So that's how I now find myself, only two weeks away from graduation, still with no halfway decent response to the question "What do you want to be when you grow up?" I don't blame anybody but myself for the procrastination, but I'm still not sure if its as big of a problem that everyone has always hinted it to be. Don't get me wrong, I've always been insanely impressed by and secretly jealous of those who have known what they wanted to do since they were able to articulate it with words. But there's another part of me that doesn't understand it, the same part that always prevents me from giving a straight answer to the question. To be frank, I just don't understand how somebody could know, right this second, what they want to do for the rest of their time on earth. The idea terrifies me. What if you pick the wrong thing? What if you aren't as good at it as you thought you would be? What if you change your mind one day, and you've been lying to yourself and everyone else for as long as you've been declaring that you know what you want to do with your life?

I guess that's why Global Studies and all of its great professors like Jack Lule and John Jirik have always appealed to me. They push students to focus on information and learning instead of the endgame. When they tell me not to worry about the future, I listen, because... well they turned out alright, didn't they?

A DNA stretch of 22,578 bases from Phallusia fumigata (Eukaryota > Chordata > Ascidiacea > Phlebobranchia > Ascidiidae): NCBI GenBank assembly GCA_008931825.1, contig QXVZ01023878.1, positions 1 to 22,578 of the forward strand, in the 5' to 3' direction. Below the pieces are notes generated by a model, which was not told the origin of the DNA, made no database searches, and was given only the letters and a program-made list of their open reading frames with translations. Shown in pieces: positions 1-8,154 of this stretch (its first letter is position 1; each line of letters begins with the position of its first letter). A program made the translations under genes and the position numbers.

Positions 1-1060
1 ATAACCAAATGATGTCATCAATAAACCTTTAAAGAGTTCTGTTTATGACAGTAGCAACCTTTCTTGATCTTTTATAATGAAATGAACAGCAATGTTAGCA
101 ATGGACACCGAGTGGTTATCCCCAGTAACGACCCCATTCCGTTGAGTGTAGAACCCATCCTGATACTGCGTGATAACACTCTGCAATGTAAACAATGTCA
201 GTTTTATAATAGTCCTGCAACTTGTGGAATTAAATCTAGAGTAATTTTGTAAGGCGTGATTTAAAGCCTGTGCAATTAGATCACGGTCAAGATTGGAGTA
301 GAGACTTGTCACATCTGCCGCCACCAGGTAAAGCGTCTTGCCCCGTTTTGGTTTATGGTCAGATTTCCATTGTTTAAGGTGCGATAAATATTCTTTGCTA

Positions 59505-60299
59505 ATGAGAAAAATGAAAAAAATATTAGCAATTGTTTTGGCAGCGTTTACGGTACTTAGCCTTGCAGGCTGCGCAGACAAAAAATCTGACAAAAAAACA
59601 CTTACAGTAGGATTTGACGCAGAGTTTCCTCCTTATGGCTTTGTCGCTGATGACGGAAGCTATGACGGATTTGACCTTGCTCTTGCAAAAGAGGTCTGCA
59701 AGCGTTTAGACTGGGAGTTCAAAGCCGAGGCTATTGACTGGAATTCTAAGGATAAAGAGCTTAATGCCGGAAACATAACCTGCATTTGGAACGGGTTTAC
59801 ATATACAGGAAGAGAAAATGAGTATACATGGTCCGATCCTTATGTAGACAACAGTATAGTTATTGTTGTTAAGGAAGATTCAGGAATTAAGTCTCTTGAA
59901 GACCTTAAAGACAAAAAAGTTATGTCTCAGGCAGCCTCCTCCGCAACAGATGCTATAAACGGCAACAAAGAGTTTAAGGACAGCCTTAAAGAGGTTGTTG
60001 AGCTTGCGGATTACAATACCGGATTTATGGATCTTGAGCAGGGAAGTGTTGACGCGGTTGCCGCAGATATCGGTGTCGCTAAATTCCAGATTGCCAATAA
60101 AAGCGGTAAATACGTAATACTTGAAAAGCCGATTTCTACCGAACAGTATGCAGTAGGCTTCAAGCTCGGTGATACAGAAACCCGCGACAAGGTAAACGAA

If I had to guess, I think that Clay Shirky would probably tell me not to worry either. After reading his latest book on social-media, "Cognitive Surplus," I couldn't help but think that he'd find himself in pleasant company among the global studies professors at Lehigh. "Cognitive Surplus" is mostly about how people are putting their free-time to better and better use these days. Whether it's in writing a Wikipedia article that will serve to educate the online masses, or a caption for a LOLCat that will simply amuse them, people are starting to use their free time to create rather than simply consume. The best part about Shirky's book though, is that Shirky sees both of these activities as valuable. Got an idea? Try it out! Shirky says. If it doesn't work, try something new. You don't have to devote your life to the original idea; if it succeeds that's great, but if it fails that's great too. And that's where I find the greatest solace: in the idea that failure is just as valuable as success. "As a general rule, it is more important to try something new, and work on the problems as they arise, then to figure out a way to do something new without having any problems," Shirky says.